Nasturtiums

These flowers are easy to grow and yield results quickly, which encourages the young gardener. Nasturtiums bloom about 50 days after the seeds are planted, with orange, yellow and red flowers. They prefer sunny, dry locations and do well in poor soil. Choose the shorter varieties for garden beds. Nasturtiums are also pest resistant, which ensures a successful planting. The flowers are also edible, and can be used to add colour to a fresh garden salad. All year round as required Sow 15mm deep in either cell trays or directly into the soil. Space the large seeds individually, 25cm apart. Keep the soil moist and protect the plants. All year round as required

Dwarf Beans

Fast, easy, high yield and, because they do not grow tall, they are easy for kids to harvest. Beans germinate in 4-8 days, and mature in 40-65 days. Plant closely spaced, about 10cm apart. Grow in direct sun; water the soil but try to keep the leaves dry. Dwarf beans don’t need poles or trellises to grow. Spring and Summer Plant 25mm deep direct where they are to grow. Sow in dark, moist, well drained soil, preferably in a sheltered sunny position. Apply a pre-planting fertiliser in a band to the side or just below the seed. Keep well watered and mulch around the roots in hot weather. For a continuous crop, make your next sowing when previous crop develop their first true leaves. 8-10 weeks after sowing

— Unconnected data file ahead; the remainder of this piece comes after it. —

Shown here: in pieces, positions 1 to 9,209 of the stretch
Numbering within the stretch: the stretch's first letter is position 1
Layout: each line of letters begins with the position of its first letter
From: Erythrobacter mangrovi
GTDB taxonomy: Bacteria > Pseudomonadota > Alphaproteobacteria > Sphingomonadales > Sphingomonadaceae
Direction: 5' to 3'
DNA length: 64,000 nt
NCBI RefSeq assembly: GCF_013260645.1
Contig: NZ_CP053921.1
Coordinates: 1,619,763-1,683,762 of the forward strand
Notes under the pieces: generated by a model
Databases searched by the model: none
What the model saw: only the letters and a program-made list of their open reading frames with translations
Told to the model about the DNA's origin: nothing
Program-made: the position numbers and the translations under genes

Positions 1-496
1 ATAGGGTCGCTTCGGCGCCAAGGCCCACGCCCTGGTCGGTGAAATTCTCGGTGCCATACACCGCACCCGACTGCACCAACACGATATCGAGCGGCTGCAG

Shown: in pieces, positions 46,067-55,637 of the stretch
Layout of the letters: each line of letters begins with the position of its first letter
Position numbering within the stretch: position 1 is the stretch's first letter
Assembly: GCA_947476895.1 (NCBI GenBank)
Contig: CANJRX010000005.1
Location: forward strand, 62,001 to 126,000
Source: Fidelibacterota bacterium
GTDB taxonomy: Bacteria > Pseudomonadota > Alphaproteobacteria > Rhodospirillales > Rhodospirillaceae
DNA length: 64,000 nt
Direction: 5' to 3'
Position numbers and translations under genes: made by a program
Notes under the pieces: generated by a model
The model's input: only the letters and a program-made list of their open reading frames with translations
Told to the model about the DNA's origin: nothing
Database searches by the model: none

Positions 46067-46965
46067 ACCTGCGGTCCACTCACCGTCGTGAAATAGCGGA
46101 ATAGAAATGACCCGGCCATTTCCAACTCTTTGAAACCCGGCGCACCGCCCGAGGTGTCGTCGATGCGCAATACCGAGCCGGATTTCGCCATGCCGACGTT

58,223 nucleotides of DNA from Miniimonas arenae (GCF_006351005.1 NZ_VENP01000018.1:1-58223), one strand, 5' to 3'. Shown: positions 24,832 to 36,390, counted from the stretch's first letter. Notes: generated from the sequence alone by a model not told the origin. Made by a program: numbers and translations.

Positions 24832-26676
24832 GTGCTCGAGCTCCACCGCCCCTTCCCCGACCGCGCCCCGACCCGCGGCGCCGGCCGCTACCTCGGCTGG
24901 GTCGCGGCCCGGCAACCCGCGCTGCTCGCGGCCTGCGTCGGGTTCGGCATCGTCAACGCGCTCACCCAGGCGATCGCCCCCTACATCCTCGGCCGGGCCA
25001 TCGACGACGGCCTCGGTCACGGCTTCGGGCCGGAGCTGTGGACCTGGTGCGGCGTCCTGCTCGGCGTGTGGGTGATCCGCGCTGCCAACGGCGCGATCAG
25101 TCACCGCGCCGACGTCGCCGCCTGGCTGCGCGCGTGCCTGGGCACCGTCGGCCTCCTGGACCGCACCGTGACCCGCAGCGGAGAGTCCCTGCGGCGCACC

Carrots

Seeds can be sown directly into soil; carrots prefer cooler temperatures. They can be slow to germinate, so be patient. Carrots will mature in about 60 days. The soil should be free of rocks and easy for the carrot to grow ‘down’. Keep well-watered and thin to every 8cm because crowding will produce foliage but no root. Small varieties are recommended for children, as they’re easier to grow and more fun to eat. Year round Sow 6mm deep in well prepared dark damp soil. Cover, firm down and keep damp until carrots germinate. When preparing your garden, dig to spade depth and add some organic fertiliser. Sow every few weeks for continuous crops. Can be grown in pots or containers, in full sun or part shade. 16-18 weeks after sowing

Potatoes

A ‘never-fail’ crop. You can plant red or white varieties; red will mature faster. Children seem to favor the red variety. Cut seed potatoes into chunks with at least 2 ‘eyes’ per chunk. Plant in furrows, about 35cm apart, with eyes pointing upward. Mound soil up around plant as it grows; harvest when plant collapses. Early Spring Plant 10cm deep and 30cm apart in full sun. 16-18 weeks after sowing

Pumpkins

A ‘must’ for a child’s garden, if you have the room. Plant seeds in a small hill; poke three holes in the hill and put one seed in each hole. Seeds will sprout in about 1 week; after a few days, vine leaves begin to form and creep along the ground. Once there are 3 pumpkins on the vine, pick off any new blossoms. Pumpkins take 80 – 120 days to harvest: it’s ready when it feels hard on the outside and sounds hollow when tapped. Let an adult supervise the cutting, using shears. Seeds can be dried to eat, or save for future planting. The meat can be used for pies, and the pumpkin for carving. Spring and Summer Drop seeds 12mm deep direct in final position. Sow 4 or 5 seeds in clumps, later thinning to the two strongest seedlings. Allow 100cm between rows and 40-50cm  between clumps. When the young plants have 5 or 6 leaves pinch out the growing tips to encourage growth of side shoots. Grow alongside a fence if space is limited. Keep plants well watered and prepare the soil well by adding organic material and or complete fertiliser. When vine dies and the fruit stalks are dry.